On April 26, Lawrence DiCara, David Finnegan, Ray Flynn, Dennis Kearney, Bob Kiley, Mel King, Frederick Langone, and Eloise Linger participated in the first mayoral debate.[11]

On April 27, City Councilman Ray Flynn announced his candidacy. As part of his announcement he released "The Flynn Program for Boston", a 30 page booklet outlining his proposals for jobs, housing, crime, services, and other issues.[12]

On May 6, LaRouche movement member Michael Gelber announced that he was entering the race.[13]

On May 26, Mayor White announced that he would not seek a fifth term.[14]

The first televised debate of the campaign was held on June 29. All nine candidates participated.[15]

The League of Women Voters of Boston and the Boston Chamber of Commerce hosted a debate between Kiley, Flynn, Langone, Kearney, Finnegan, and DiCara at Faneuil Hall. Gelber and Linger were excluded from the debate and King chose not to participate in protest of the decision to exclude two of the candidates.[16]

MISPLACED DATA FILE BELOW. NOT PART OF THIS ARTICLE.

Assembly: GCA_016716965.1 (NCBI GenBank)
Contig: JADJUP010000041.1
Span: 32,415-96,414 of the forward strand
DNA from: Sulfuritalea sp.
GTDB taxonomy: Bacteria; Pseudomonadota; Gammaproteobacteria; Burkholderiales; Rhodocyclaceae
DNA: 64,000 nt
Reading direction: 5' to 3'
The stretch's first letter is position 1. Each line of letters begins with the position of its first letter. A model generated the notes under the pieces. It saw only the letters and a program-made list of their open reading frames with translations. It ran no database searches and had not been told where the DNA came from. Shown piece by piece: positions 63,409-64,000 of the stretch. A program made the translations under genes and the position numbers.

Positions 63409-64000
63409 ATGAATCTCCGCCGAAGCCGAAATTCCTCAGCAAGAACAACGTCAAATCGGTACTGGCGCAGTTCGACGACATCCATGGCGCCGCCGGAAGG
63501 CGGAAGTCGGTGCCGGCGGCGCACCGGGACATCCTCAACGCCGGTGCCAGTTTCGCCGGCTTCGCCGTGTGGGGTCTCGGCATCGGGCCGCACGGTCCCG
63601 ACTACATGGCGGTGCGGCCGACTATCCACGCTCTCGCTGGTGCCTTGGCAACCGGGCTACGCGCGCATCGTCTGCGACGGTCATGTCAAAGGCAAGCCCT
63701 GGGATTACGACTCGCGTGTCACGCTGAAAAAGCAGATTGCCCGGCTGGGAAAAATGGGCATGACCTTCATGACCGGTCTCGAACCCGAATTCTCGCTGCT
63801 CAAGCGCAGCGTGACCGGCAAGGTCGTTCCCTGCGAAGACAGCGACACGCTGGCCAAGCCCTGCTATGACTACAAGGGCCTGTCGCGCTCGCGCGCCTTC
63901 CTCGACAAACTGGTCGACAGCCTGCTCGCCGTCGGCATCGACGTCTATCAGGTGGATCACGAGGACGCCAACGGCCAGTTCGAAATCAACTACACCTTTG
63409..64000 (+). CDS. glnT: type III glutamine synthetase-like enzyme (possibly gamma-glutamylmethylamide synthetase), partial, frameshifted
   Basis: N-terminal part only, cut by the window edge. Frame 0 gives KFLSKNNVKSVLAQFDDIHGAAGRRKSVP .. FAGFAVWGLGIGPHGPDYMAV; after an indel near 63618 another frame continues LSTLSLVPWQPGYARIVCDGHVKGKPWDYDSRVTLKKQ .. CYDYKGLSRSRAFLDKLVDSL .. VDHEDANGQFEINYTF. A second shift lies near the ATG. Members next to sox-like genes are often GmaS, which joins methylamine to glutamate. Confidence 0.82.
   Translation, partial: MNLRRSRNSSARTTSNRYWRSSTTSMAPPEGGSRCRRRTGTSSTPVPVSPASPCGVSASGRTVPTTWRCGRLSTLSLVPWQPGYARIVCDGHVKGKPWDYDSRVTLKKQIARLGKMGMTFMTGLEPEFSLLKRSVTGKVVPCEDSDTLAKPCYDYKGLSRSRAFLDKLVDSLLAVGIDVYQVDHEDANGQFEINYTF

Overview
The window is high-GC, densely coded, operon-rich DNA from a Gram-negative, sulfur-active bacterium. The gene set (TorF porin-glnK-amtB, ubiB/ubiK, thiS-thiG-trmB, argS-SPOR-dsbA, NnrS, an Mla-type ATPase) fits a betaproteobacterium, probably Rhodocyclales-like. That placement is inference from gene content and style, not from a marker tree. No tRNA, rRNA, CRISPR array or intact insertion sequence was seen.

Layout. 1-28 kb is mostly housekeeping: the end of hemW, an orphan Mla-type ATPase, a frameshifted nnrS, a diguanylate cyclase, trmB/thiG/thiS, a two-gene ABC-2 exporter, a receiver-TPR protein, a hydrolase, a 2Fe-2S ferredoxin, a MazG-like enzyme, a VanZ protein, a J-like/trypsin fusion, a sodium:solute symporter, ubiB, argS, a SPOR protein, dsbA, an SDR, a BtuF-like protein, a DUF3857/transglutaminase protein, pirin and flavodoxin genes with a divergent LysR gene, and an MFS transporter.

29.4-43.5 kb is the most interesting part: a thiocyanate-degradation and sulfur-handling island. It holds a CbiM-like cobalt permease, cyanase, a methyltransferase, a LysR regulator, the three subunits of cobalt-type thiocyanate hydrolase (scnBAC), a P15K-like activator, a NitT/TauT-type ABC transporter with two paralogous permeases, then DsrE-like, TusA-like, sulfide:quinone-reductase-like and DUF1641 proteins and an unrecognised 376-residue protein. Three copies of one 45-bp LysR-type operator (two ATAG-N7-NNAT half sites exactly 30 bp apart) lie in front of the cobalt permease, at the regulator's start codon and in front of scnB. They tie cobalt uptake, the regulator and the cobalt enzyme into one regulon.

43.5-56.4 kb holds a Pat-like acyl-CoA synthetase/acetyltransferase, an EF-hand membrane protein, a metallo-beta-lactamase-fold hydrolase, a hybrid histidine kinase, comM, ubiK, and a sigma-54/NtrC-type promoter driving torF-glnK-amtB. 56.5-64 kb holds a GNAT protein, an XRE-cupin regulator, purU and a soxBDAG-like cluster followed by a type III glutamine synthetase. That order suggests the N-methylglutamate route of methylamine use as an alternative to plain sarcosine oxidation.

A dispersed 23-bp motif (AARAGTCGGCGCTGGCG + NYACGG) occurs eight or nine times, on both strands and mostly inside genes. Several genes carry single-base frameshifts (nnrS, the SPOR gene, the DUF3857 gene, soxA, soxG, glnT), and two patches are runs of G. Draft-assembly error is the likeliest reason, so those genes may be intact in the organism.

Shortly before the primary, Bob Kiley withdrew from the race and endoresed DiCara.[10]

Two weeks before the preliminary election, a poll by The Boston Globe showed that King was in a dead heat with Finnegan and Flynn. King's campaign gained momentum through a voter registration drive and visits from Chicago Mayor Harold Washington and Atlanta Mayor Andrew Young.[10]

Although he had the most campaign funds and was considered to be a favorite to make the runoff election, Finnegan was criticized for running a "safe" campaign and for "lack[ing] substance".[10]

On October 7, Flynn and King received the most votes in the preliminary election and moved on to the general election. Flynn went on to win the general election 65%-35%.

Candidates[edit]

Candidates eliminated in primary[edit]

Results[edit]

Candidates Primary Election[17] General Election[18]
Votes % Votes %
Raymond Flynn 48,118 28.86 128,578 65.07
Mel King 47,848 28.70 69,015 34.93
David Finnegan 41,657 24.99
Lawrence DiCara 15,148 9.09
Dennis J. Kearney 10,992 6.59
Frederick C. Langone 2,262 1.36
Bob Kiley 316 0.19
Michael Gelber 207 0.12
Eloise Linger 168 0.10

See also[edit]

References[edit]

  1. ^ "Boston Voters to choose between black and white candidate". United Press International. October 29, 1983. Retrieved 8 June 2011.